The international legal framework of human rights presents itself as universal. But rights do not exist as a mere framework; they are enacted, practiced, and debated in local contexts. Rights After Wrongs ethnographically explores the chasm between the ideals and the practice of human rights. Specifically, it shows where the sweeping colonial logics of Western law meets the lived experiences, accumulated histories, and humanitarian debts present in post-colonial Zimbabwe.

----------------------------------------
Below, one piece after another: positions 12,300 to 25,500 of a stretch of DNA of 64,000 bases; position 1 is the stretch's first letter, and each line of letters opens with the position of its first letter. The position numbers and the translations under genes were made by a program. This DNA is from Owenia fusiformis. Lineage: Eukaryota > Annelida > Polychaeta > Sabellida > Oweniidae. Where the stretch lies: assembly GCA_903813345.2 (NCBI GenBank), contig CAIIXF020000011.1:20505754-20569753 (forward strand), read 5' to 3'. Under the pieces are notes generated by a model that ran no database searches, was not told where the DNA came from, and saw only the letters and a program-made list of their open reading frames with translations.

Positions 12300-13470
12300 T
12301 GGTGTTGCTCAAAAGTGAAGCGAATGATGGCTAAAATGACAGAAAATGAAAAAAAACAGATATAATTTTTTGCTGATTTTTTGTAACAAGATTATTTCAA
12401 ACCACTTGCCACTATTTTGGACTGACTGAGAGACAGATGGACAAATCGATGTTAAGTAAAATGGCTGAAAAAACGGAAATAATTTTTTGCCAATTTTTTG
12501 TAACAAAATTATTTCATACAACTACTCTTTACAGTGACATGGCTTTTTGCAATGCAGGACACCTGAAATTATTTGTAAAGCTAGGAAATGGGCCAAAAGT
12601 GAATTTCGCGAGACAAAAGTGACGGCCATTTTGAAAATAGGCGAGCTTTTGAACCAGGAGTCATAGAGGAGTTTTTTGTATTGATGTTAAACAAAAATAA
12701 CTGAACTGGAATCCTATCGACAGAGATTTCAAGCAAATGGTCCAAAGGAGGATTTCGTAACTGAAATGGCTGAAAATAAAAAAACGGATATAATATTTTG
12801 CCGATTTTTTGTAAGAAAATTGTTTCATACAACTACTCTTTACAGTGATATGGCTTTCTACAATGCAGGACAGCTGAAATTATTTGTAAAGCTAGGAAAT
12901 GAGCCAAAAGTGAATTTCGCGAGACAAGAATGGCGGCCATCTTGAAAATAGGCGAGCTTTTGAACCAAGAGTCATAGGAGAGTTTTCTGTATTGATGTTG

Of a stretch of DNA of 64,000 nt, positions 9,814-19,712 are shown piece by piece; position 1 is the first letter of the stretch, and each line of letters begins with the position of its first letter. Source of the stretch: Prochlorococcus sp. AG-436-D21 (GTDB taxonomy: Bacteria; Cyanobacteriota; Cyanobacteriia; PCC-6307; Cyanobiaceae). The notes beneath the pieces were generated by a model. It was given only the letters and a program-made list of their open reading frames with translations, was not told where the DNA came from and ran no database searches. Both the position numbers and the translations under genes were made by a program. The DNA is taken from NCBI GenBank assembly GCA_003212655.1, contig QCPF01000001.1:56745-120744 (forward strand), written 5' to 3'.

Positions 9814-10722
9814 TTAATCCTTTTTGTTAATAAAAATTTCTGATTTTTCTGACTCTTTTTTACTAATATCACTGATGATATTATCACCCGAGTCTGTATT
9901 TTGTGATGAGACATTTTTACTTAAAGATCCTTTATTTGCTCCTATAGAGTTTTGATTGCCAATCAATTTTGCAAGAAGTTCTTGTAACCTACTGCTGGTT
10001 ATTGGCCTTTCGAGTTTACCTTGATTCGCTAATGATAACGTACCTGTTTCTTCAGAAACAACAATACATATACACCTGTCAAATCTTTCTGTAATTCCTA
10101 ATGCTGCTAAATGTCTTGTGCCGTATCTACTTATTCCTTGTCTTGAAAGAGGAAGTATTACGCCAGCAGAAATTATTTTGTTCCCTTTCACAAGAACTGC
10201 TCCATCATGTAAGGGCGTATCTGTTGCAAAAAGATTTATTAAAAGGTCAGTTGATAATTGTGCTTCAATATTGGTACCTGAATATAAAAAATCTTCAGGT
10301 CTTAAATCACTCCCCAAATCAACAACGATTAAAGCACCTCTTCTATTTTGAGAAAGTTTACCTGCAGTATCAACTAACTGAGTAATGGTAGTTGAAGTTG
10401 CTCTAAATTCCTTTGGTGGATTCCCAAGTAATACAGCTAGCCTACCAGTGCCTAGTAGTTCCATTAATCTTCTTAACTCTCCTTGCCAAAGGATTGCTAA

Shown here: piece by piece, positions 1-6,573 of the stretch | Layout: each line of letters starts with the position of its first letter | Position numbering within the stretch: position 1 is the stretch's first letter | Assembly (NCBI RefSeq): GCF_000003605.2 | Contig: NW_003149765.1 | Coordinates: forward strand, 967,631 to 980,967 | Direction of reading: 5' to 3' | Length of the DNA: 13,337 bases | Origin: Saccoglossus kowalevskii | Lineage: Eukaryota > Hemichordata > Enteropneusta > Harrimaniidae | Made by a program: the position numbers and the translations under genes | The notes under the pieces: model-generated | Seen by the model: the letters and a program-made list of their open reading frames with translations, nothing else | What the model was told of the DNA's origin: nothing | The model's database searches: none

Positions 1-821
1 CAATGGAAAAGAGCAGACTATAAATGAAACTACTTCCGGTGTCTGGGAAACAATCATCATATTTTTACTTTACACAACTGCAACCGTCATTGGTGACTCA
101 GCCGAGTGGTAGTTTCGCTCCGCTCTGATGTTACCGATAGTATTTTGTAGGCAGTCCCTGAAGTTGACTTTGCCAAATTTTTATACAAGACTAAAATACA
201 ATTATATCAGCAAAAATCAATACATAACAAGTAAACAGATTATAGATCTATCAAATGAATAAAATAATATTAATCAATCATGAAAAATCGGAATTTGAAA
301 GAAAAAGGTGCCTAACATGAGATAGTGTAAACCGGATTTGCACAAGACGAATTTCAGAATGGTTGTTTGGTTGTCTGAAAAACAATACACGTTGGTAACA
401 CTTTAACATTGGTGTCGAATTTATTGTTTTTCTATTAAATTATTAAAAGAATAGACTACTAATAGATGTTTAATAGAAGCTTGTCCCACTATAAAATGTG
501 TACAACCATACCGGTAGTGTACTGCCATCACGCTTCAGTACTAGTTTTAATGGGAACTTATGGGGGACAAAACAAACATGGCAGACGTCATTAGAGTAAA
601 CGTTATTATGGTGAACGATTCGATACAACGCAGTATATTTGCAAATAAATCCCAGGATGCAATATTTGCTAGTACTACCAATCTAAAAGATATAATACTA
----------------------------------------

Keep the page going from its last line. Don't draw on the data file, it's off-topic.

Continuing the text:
Through a comprehensive survey of human rights scholarship, Shannon Morreira explores the ways in which the global framework of human rights is locally interpreted, constituted, and contested in Harare, Zimbabwe, and Musina and Cape Town, South Africa. Presenting the stories of those who lived through the violent struggles of the past decades, Morreira shows how supposedly universal ideals become localized in the context of post-colonial Southern Africa. Rights After Wrongs uncovers the disconnect between the ways human rights appear on paper and the ways in which it is possible for people to use and understand them in everyday life.